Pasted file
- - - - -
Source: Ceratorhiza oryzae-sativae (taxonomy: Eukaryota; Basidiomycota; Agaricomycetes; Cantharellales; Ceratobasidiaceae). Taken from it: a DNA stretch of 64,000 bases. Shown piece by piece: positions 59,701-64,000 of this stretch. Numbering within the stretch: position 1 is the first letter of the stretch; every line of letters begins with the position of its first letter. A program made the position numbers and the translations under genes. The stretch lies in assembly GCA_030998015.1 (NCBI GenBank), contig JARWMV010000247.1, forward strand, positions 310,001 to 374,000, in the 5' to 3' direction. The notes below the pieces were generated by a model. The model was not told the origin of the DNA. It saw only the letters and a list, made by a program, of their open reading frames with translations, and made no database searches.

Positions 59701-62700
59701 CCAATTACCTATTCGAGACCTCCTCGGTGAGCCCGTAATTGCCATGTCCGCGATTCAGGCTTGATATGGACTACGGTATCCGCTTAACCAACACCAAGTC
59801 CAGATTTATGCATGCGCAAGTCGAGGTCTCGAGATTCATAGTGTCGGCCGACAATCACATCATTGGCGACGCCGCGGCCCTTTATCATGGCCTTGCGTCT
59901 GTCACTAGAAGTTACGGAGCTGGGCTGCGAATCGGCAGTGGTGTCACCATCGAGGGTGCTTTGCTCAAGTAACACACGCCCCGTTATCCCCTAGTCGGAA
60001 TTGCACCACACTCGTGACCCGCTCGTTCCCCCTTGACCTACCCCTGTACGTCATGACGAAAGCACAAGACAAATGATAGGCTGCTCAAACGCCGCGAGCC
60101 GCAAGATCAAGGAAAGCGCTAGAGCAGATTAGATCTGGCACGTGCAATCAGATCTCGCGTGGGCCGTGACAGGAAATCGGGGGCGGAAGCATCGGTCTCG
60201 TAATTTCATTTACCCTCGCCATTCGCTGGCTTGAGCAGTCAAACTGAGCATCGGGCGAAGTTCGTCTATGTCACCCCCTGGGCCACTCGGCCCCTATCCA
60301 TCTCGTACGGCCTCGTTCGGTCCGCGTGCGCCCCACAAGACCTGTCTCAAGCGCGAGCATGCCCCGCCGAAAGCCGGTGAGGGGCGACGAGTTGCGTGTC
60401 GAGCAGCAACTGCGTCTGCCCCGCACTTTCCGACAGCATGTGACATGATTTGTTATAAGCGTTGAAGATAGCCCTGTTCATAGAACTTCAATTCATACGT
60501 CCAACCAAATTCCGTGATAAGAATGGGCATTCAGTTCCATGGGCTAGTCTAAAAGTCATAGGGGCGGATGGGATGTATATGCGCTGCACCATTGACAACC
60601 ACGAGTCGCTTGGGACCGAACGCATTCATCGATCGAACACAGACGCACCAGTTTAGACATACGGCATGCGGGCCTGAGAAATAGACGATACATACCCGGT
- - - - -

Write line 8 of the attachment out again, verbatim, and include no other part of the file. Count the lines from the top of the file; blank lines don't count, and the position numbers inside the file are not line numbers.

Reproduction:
60201 TAATTTCATTTACCCTCGCCATTCGCTGGCTTGAGCAGTCAAACTGAGCATCGGGCGAAGTTCGTCTATGTCACCCCCTGGGCCACTCGGCCCCTATCCA